Other countries and U.S. cities have chosen safer, more environmentally responsible technologies to manage their solid wastes. Bellingham should follow suit. Just recently, Edmonds, Washington, announced that it is going to build a gasification unit for their anaerobic digester that will burn their biosolids (a process that breaks down toxic chemicals) instead of land-spreading them. Gasification not only meets the requirements in the Paris Agreement for reducing greenhouse gasses, but it also yields beneficial nutrients that can be safely applied to land.
How to Get Involved
The city of Bellingham currently has a survey that asks community members to voice their opinions and concerns about the anaerobic digester — please fill out the survey: https://engagebellingham.org/resource-recovery. In addition, you can email Robert Johnson, the Project Manager (email@example.com), City Council (firstname.lastname@example.org), or Mayor Seth Fleetwood (email@example.com) with your questions or concerns.
As state laws evolve and become more protective, we have an opportunity to be a leader in sewage solids management by thorough testing and responsible handling of our solids.
1. EPA. 2009. Targeted National Sewage Sludge Survey Sampling and Analysis Technical Report. EPA-822-R-08-016. Retrieved from: https://www.epa.gov/sites/production/files/2018-11/documents/tnsss-sampling-anaylsis-tech-report.pdf.
2. Chad, A. et al. 2006. “Survey of Organic Wastewater Contaminants in Biosolids Destined for Land Application.” Environmental Science & Technology 2006 40 (23), 7207-7215. DOI: 10.1021/es0603406.
3. EPA. 2018. “EPA Unable to Assess the Impact of Hundreds of Unregulated Pollutants in Land-Applied Biosolids on Human Health and the Environment.” Report No. 19-P-0002. Retrieved from: https://www.epa.gov/sites/production/files/2018-11/documents/_epaoig_20181115-19-p-0002.pdf.
4. Yu, M. et al. 2011. Environmental Toxicology: Biological and Health Effects of Pollutants, Third Edition. CRC Press. 397 pp.
5. Wu, C. et al. 2010. “Uptake of Pharmaceutical and Personal Care Products by Soybean Plants from Soils Applied with Biosolids and Irrigated with Contaminated Water.” Environmental Science & Technology 2010 44 (16), 6157-6161. DOI: 10.1021/es1011115.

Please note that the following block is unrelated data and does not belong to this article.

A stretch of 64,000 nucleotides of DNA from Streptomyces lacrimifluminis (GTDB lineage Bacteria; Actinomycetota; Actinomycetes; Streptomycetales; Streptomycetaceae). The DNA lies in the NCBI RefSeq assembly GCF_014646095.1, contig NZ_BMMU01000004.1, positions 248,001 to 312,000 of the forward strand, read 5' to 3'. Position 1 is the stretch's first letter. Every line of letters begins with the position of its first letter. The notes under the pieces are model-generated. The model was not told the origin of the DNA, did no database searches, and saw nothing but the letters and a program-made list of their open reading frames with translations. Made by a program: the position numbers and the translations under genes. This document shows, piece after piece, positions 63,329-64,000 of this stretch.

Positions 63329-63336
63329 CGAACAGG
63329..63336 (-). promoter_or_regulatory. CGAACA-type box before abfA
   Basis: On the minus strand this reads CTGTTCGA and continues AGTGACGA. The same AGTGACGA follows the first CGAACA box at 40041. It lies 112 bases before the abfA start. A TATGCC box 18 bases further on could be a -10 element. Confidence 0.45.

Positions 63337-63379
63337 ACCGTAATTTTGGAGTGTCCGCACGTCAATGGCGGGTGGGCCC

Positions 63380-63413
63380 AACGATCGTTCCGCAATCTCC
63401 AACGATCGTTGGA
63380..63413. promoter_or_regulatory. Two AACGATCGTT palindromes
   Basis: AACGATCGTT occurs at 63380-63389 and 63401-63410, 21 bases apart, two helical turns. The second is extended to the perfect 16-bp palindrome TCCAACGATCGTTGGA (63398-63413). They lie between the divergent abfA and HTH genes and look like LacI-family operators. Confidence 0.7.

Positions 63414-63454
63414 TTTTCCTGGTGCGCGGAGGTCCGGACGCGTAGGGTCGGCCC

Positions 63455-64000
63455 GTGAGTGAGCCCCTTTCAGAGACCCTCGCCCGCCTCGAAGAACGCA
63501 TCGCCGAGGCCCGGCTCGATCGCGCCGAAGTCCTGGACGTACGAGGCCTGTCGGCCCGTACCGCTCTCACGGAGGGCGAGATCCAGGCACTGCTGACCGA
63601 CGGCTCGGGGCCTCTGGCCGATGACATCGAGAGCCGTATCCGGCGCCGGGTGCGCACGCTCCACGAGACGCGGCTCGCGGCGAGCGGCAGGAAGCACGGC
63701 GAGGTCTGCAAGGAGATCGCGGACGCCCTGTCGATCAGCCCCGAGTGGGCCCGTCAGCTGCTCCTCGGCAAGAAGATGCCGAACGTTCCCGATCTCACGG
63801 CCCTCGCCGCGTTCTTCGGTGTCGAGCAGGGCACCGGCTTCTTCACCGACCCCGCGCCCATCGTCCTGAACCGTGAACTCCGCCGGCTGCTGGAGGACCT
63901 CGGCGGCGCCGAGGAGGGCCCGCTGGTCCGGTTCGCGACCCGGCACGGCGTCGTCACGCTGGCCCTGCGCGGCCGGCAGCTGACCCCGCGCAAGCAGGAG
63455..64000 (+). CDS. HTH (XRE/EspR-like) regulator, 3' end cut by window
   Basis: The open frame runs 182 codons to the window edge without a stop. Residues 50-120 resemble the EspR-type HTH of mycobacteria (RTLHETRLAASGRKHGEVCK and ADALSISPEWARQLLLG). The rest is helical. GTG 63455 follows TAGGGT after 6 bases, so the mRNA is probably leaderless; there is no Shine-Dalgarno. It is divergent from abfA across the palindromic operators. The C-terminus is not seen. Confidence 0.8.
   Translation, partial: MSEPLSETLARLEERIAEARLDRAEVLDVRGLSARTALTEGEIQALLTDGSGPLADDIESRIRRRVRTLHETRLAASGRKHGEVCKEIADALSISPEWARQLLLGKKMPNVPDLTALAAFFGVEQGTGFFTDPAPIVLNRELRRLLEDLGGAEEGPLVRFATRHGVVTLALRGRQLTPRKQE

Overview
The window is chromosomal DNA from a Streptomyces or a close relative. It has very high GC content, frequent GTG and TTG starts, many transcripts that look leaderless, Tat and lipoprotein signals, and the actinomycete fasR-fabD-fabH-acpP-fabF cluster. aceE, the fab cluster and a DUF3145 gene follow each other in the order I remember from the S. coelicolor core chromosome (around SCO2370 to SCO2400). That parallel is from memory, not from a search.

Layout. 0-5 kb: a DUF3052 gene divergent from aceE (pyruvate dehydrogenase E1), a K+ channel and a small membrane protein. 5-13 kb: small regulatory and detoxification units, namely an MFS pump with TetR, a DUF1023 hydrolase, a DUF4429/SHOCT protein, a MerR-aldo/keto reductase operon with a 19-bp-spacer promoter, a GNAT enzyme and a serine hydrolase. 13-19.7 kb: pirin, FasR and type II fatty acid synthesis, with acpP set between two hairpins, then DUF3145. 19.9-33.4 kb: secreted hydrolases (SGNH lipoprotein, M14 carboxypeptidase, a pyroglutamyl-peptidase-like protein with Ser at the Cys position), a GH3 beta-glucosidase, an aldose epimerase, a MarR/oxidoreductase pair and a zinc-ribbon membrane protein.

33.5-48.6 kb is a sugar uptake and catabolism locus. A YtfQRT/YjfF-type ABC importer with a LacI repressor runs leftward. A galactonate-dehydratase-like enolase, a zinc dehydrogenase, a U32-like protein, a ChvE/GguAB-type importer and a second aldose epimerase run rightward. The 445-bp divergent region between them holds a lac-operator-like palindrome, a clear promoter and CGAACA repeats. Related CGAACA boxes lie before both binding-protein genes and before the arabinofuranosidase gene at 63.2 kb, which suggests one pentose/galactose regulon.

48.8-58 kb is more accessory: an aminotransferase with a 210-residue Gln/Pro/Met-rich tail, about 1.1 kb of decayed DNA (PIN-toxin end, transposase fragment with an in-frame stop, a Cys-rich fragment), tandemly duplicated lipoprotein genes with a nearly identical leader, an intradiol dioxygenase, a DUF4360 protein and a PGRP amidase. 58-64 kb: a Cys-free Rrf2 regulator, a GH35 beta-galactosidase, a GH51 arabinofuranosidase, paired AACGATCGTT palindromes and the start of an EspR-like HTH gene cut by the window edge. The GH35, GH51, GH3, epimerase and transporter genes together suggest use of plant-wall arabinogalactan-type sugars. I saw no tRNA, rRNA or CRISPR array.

6. Kirkham, M.B. 2020. “Water Relations and Cadmium Uptake of Wheat Grown in Soil with Particulate Plastics.” Particulate Plastics in Terrestrial and Aquatic Environments. CRC Press. 442 pp.
7. Kinney, C.A. et al. 2008. “Bioaccumulation of pharmaceuticals and other anthropogenic waste indicators in earthworms from agricultural soil amended with biosolid or swine manure.” Environmental Science and Technology, v. 42, no. 6, p. 1863-1870, doi:10.1021/es702304c.
8. Jessica J. et al. 2016. “Occurrence of Triclocarban and Triclosan in an Agro-ecosystem Following Application of Biosolids.” Environmental Science & Technology 2016 50 (24), 13206-1321. DOI: 10.1021/acs.est.6b01834.
9. West, J.E., O’Neill, S.M. & Ylitalo, G.M. “Time Trends of Persistent Organic Pollutants in Benthic and Pelagic Indicator Fishes from Puget Sound, Washington, USA.” Arch Environ Contam Toxicol 73, 207–229 (2017). https://doi.org/10.1007/s00244-017-0383-z.
10. Department of Ecology. Washington State Water Quality Assessment & 303(d) list. https://ecology.wa.gov/Water-Shorelines/Water-quality/Water-improvement/Assessment-of-state-waters-303d.
Kirsten McDade is the pollution prevention specialist at RE Sources, a local nonprofit organization working to protect the environment of the central Salish Sea Region. She holds an M.S. degree in Ecology and takes a science- and community-based approach to protecting the place where she lives.